Fugue in Green would be a perfect work for a Guillermo del Toro-style director, as the work is filled with symbolism, nature and metaphor. Much like Ofelia in Pan's Labyrinth, Steig, the teenage girl, bonds with nature and is protected and guided by the animals and inhabitants of that fantastical world. There is fantastic Dali-esquse imagery: "The greening infiltrated her. Separations between person and field disappeared, so there was only one field with an indistinct human shape of the same substance. When the sun shone, she turned to the power and energy of the light suffusing her cells. She was a leaf, a twig, a whirl of wind, the pink petal of a bee-pollinated flower. She was of the arborescent greening of the world, it shaped her." 

A strong story arc creates mounting tension, observed in the narrative by Stieg's father Reb, with his desire to turn painful life into a meaningful work of art via film: "… they could compose the story as a gothic fairy tale. A gothic fairy tale that was replete with a cruel witch and a maiden in distress."

Stieg's observation echoes her father's: "The process of making their film was helping her to integrate what was fragmented within, to keep the warring voices, memories, desires and humiliations in her from splitting her apart. It gave her a story, a narrative, to organize the chaos within."

And, isn't that the point of most art? 

Erotic and sensual, extraordinarily vivid and imaginative, Fugue in Green is a magical treat indeed.

​​In what should be titled THREE FEATURED BOOKS, I have three lovely, fascinating and entirely different reads to offer you, a trifecta of fabulous writing: The Muslimah who Fell to Earth (personal stories by Canadian Muslim Women) edited by Saima S.Hussain (Mawenzi House), Generation Robot: A Century of Science Fiction, Fact and Speculation by Terri Favro (Skyhorse Publishing) and Rituals of Parsing by Jade Wallace (Anstruther Press).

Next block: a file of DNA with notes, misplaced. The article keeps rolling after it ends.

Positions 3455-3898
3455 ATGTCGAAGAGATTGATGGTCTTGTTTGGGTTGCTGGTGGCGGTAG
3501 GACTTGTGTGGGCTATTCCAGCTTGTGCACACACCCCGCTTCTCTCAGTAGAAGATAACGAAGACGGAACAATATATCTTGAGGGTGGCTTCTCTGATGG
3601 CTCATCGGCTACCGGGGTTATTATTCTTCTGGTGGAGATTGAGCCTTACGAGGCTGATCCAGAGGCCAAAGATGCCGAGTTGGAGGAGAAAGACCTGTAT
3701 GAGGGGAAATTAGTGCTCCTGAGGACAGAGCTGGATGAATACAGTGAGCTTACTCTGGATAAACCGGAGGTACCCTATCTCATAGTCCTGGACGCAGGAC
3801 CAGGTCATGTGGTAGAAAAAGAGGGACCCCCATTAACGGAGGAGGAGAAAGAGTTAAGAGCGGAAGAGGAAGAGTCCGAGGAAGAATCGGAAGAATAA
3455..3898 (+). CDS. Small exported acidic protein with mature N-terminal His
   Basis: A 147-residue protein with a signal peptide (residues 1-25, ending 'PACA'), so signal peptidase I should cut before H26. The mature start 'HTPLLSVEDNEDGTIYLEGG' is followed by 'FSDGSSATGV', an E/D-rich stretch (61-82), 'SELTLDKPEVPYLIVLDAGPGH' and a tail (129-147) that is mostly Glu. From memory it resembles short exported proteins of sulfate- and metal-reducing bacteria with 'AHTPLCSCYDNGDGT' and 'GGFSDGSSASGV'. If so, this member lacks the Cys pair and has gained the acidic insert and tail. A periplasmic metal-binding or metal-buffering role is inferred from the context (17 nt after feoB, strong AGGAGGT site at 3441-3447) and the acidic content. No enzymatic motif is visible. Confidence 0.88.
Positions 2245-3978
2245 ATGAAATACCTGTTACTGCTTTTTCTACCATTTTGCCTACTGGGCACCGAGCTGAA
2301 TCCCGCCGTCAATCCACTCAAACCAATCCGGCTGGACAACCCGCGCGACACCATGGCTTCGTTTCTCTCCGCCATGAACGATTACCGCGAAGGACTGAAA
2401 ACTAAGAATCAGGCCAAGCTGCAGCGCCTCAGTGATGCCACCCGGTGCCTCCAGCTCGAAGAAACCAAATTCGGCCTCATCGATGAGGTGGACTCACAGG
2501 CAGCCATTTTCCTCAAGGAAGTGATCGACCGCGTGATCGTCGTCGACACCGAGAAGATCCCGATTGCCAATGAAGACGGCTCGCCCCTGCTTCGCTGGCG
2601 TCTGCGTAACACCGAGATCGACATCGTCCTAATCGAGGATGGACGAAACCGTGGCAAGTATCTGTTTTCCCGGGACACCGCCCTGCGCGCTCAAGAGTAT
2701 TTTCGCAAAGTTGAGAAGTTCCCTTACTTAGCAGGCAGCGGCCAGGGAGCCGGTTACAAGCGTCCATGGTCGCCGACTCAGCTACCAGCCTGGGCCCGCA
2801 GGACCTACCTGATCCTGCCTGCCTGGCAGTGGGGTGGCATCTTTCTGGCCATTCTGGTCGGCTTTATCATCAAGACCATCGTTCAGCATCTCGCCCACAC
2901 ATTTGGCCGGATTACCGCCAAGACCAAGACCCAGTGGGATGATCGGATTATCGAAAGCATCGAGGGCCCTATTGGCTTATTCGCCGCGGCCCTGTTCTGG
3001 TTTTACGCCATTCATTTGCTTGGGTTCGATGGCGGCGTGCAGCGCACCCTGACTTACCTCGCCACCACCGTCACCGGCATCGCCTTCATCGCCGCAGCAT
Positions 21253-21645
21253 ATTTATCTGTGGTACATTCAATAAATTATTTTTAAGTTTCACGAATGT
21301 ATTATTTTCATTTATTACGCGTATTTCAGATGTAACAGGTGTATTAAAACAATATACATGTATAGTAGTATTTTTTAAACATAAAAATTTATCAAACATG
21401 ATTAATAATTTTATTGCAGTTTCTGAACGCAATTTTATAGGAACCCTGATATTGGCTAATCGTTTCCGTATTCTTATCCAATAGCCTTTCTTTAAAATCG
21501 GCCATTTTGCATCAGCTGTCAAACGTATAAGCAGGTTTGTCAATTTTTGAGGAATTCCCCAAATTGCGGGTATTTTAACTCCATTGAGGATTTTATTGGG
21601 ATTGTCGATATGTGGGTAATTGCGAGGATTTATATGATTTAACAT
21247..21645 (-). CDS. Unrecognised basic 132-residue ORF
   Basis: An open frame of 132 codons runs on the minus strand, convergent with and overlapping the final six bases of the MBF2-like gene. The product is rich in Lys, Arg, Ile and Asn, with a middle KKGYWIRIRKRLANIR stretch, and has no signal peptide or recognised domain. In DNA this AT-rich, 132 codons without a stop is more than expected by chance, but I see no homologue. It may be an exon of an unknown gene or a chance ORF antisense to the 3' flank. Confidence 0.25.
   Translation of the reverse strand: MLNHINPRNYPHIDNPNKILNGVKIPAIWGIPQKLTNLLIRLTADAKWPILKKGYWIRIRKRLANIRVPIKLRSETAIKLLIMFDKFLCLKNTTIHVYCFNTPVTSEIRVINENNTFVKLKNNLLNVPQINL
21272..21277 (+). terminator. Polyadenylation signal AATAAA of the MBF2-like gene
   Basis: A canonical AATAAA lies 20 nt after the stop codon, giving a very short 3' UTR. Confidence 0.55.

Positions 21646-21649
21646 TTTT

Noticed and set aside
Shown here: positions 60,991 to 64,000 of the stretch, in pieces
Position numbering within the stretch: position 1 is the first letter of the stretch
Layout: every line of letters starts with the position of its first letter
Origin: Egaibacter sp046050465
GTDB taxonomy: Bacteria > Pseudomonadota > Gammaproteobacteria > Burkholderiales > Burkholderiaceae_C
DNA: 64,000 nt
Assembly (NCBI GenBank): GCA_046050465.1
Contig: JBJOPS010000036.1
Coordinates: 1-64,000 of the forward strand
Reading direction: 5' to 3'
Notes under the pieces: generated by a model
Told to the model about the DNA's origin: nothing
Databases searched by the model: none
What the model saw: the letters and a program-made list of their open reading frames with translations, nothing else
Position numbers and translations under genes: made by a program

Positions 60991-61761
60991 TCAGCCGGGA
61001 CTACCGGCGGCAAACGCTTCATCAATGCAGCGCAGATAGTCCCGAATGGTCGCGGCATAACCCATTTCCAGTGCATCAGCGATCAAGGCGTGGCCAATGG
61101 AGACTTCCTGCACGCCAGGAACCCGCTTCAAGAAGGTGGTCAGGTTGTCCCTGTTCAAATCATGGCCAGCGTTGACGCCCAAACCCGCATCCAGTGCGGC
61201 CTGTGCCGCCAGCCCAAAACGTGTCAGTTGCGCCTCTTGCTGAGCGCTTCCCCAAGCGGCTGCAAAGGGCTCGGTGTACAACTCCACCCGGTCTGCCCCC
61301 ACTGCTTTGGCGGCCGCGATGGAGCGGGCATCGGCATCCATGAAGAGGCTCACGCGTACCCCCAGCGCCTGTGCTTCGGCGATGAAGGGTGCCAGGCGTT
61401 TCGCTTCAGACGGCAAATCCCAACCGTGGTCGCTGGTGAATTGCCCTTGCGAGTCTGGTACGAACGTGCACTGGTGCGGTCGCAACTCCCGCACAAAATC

THE MUSLIMAH WHO FELL TO EARTH  (personal stories by Canadian Muslim Women) edited by Saima S.Hussain (Mawenzi House)
What a powerhouse of moving stories. Each story tells of a life, a family, and many families behind that, of homes left behind, homes forged out of nothing.  And too, love, faith, religion and choices.
This book is all about choices - the ones we want to make, the others we are forced to.
Often, when I take public transport, I look at the women around me and I wonder about their lives. I want to ask them about their stories, I wish they could tell me about their lives. Many of them look as tired as I feel (and as I probably look too!) and I want to say ‘I understand, let’s share a moment, let’s get off this bus and talk about our lives. How did we get here, to this faraway land of long winters and salt-crusted windows and acres of mud?’ But of course I can’t say that! But reading this book was like having a bus pull over and the women all piled out and we sat and had coffee and listened to the tales of each other’s lives.
Before I read each story, I went to the bio in order to get a sense of the author, to feel closer to the narrator. And with each, stories of such hardship, such courage, such faith and such joy.